The first of its kind, the LVL (level) tracker intends to keep you more hydrated. It’s a wrist-based tracker with one main goal, track your hydration. It will even remind you when you need to level up on water. As LVL demonstrated, crushing their Kickstarter goals (18x over as of this writing), there is a market for managing one’s hydration, necessary or not.
People used to drink from hoses and fountains. We also used to believe that water would make you slow on the field. Water was for the weak. Then kids started passing out on athletic fields.
Sometime in the 90’s, the pendulum swung. People started carrying water wherever they went. You could argue we went off the deep end.
Bottled water seemed to elevate your virtues. Only a person of quality would carry his own water.
As is the case with anything worth having, needed or wanted, the inevitable anxiety followed. It wasn’t good enough that we carry water everywhere, we needed to know if we were getting enough if the quality was pure and if we were 100% hydrated.
LVL abates those fears with on-the-go hydration data and reminders to hydrate, plus other fitness data and notifications, all in a wrist-worn device. The question we have to ask is with this device is, do we need it?
Too much water makes you sluggish, can give you a side-stitch. Too little or not enough over time, you may lose motor control or worse, pass out, even die.
It would take some serious dehydration to kill you, but it’s possible to overheat or suffer heart failure, even stroke. While the bad side of things is some serious consequences, so is the bad side of flying, but people take off and land every day.
One theory goes that we generally hydrate well enough if left alone to let our bodies do what they do. It’s only when football coaches run bizarre no-water agendas that things get scary.
The other theory goes that many of us are under-hydrated at all times. According to data cited by LVL team, many is around 75% of us. That’s a lot. The net effects of these drops affect every aspect of our lives.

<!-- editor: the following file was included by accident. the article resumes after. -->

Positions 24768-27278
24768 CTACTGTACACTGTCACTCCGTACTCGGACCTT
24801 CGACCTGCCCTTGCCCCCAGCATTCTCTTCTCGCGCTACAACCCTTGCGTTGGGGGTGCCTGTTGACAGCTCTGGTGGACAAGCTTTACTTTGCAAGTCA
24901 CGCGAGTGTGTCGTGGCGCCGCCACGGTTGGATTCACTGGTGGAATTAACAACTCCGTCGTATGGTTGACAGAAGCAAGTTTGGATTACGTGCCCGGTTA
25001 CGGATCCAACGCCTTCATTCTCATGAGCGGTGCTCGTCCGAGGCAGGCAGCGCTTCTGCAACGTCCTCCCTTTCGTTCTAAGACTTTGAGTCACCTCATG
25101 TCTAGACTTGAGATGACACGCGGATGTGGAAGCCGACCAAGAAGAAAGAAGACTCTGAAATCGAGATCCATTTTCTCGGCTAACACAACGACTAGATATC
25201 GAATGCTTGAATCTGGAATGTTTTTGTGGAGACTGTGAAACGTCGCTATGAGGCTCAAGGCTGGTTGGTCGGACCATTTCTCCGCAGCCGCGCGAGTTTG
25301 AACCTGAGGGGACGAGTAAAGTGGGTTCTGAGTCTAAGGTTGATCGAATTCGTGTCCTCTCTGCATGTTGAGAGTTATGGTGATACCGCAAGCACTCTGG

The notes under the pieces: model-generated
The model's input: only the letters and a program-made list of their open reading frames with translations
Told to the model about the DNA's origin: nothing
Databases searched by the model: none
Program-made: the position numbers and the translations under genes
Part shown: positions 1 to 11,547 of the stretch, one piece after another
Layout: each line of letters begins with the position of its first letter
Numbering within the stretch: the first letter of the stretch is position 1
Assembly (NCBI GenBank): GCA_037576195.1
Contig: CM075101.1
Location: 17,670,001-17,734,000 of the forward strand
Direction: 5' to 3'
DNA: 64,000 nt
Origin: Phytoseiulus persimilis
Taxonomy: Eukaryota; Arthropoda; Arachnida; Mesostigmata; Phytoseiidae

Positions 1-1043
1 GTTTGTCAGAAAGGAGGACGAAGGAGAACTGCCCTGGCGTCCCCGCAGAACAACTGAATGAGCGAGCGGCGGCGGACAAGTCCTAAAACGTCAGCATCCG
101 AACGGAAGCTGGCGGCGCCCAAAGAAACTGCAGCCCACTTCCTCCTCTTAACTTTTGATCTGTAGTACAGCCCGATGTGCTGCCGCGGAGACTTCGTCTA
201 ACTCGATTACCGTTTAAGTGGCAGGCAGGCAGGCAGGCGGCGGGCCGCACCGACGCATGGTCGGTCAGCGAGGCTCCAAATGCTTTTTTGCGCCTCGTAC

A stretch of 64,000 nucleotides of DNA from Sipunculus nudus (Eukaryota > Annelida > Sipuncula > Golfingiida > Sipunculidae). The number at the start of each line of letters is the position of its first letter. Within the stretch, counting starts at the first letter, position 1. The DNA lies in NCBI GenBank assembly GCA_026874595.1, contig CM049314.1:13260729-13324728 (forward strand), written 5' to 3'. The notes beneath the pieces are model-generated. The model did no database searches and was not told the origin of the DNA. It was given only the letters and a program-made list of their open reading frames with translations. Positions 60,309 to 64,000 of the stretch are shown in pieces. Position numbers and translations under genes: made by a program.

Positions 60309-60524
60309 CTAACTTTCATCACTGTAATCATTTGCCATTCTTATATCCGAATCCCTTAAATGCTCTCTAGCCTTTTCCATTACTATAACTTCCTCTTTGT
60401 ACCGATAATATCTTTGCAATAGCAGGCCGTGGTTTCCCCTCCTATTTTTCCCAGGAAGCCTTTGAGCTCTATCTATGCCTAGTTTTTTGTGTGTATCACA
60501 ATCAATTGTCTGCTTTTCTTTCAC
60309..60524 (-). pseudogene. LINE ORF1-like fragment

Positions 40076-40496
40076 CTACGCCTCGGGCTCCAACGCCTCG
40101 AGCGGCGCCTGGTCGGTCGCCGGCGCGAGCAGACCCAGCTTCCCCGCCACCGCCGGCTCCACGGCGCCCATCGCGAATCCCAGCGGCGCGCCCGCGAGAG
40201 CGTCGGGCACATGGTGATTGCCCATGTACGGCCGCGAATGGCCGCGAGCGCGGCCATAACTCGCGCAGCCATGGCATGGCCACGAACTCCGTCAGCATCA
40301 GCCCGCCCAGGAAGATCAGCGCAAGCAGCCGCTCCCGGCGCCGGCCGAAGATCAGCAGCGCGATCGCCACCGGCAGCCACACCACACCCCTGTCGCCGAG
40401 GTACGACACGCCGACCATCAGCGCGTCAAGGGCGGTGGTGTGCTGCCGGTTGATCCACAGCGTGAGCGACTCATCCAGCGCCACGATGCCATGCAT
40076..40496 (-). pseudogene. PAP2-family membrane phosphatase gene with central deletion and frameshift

We drink more coffee to fill the created energy gap from under-hydration, we sleep poorly, eat too much food, and don’t perform at our best. It’s this latter theory that the makers of LVL intend to leverage.
Fear is a great sales tool.
For a straight fitness tracker, LVL is a looker.
The makers of LVL understand something so many businesses fail to grasp. A product or service must present desirable features, but what makes people spend money is how that product or service makes them feel when they engage with it.
People love coffee, but Starbucks capitalized on how going to buy coffee could be an experience.
LVL didn’t need to make a wearable disguised as jewelry, in some kind of 3D skeuomorphism. They let function guide the design elements without dominating the overall feel, even though the final product is different than anything else you’d put on your wrist.
The LVL device is aware of both its function and fashion. Housed in a tube of plastic, which looks like glass, it’s a simple design. The ends of the device are angle cut, where the strap attaches via a pentalobe screw on either side.
To start with, they offer two strap materials in several color options, black or brown leather, or different color silicone bands. Even the silicone strap looks better than the band on most silicone trackers.
LVL uses a patented red light technology, bounced off your skin then measured to monitor your vitals. That includes your hydration levels.
In addition to real-time hydration data, LVL tracks heart rate, sleep, activity, calories and even your mood. It will even notify you of calls and texts, utilizing the simple 12x24mm display of the device.
You get four days of battery on one charge. It will connect with your iOS or Android device via the companion app.
The device is waterproof with a rating of IP67, which means you can swim with it for about half an hour, but it doesn’t track laps. You don’t have to carry your phone for LVL to work, but if you want GPS data you’ll need it. LVL doesn’t track that yet.
Going one step further, the LVL is open source with an API for those who like to code. The future for this device could morph into something different. That, in and of itself, is kinda exciting.
As an old school athlete, now lifter and volleyball player with a ton of virtue (I carry water everywhere), I’m skeptical. I’m not sold on the value of this device for my life.
That said, I cannot deny the sweet design elements. That alone could be enough to get one on my wrist full time.
LVL does not have a website yet, but you can find answers to most questions on their Kickstarter page. To their credit, they have previous Kickstarter experience, where they met goals and shipped on time.